Few insurance executives would challenge the charge that North American life insurers are slow to consolidate policy admin systems. But some might be concerned to see how far they lag behind European and Asian carriers, which increasingly are pursuing new markets globally. According to an Accenture (Chicago) survey of 60 European, 40 North American and 12 Asia-Pacific firms, only about a quarter of North American respondents have consolidated their policy admin systems for traditional life insurance products, compared to about half of European respondents and a third of Asian respondents.
The survey also found European companies three times more likely than North American firms to say they expect to be involved in mergers and acquisitions. This drives European insurers to prepare their platforms for such an event, according to Dave Hollander, managing director and head of Accenture's life insurance solutions.
While 64 percent of North American respondents reported planning or implementation already afoot to consolidate their legacy policy admin systems, many insurers have yet to arrive at what they consider a compelling business case, particularly with regard to data conversion, according to Hollander. "But the facts don't bear that out," he asserts. "If you look at a business case that has business process savings as well as IT savings, the case is compelling." But North American carriers simply have a tougher challenge in consolidation, the study suggests. North American insurers have more systems to consolidate — 34 percent of respondents report use of 11 or more product platforms, compared to only 20 percent of European carriers.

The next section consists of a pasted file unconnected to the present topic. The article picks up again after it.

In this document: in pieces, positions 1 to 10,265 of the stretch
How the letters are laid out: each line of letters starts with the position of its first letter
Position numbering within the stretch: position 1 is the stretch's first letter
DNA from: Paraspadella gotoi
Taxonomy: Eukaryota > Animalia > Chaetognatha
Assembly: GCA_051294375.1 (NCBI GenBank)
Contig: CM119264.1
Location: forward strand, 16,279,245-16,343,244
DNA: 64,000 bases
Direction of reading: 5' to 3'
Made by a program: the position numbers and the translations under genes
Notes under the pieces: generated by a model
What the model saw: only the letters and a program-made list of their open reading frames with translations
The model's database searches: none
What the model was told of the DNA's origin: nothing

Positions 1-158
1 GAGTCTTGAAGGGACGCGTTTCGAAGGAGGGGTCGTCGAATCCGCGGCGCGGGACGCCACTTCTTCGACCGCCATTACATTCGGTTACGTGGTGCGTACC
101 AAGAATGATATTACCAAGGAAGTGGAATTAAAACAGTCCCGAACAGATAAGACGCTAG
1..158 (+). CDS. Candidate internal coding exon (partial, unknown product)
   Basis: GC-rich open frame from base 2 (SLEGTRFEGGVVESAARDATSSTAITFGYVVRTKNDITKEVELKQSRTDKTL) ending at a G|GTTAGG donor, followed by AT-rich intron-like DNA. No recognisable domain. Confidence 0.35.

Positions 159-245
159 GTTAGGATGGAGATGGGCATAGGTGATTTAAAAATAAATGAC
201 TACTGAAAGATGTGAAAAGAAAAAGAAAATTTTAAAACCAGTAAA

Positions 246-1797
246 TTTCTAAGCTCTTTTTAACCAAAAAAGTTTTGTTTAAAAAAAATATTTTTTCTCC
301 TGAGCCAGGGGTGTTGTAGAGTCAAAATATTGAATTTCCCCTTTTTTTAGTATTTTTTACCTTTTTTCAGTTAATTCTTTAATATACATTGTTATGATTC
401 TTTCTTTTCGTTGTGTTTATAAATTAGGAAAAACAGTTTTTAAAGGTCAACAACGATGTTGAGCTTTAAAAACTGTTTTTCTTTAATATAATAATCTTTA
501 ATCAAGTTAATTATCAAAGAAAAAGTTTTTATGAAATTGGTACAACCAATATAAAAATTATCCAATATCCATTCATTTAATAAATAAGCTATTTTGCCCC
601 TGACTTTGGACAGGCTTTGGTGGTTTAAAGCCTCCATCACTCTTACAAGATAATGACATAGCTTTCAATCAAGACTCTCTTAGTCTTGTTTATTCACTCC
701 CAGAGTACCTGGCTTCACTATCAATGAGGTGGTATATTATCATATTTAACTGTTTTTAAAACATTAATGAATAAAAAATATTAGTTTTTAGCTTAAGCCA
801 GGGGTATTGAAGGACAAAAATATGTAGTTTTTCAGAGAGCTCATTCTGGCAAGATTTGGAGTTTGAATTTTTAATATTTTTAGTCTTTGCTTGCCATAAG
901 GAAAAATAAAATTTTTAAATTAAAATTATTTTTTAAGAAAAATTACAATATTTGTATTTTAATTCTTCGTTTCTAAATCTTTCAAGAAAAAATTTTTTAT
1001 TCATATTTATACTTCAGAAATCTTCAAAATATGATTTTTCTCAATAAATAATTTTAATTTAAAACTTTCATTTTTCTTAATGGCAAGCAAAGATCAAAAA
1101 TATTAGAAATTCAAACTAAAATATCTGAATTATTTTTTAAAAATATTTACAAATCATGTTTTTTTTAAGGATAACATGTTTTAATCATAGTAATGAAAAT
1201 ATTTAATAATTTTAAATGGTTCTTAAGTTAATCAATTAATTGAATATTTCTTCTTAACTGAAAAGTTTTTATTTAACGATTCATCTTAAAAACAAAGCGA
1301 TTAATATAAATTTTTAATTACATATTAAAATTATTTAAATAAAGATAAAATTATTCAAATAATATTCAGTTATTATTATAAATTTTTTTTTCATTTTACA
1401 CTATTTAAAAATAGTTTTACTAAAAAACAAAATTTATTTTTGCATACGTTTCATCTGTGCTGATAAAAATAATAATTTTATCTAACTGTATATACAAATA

The North American industry has seen a proliferation of product platforms in an effort to keep pace with market appetite for new products. But as the retirement market booms over the next five to 10 years and global companies enter the market, "You'll see the need to define and manipulate new products without putting in whole new policy admin systems," Hollander says.
The survey emphasizes the benefits of a business process outsourcing (BPO) solution. It shows that 45 percent of respondents used BPO as part of their consolidation efforts, and those firms were 26 percent more likely to report high levels of satisfaction and 16 percent more likely to report cost-reduction benefits than those that did not use BPO.
The survey can be seen in some measure as reflecting Accenture's own internal business case for its strategic commitment to the BPO space, which includes its 2006 purchase of life policy admin vendor NaviSys.
Anthony O'Donnell has covered technology in the insurance industry since 2000, when he joined the editorial staff of Insurance & Technology. As an editor and reporter for I&T and the InformationWeek Financial Services of TechWeb he has written on all areas of information ... View Full Bio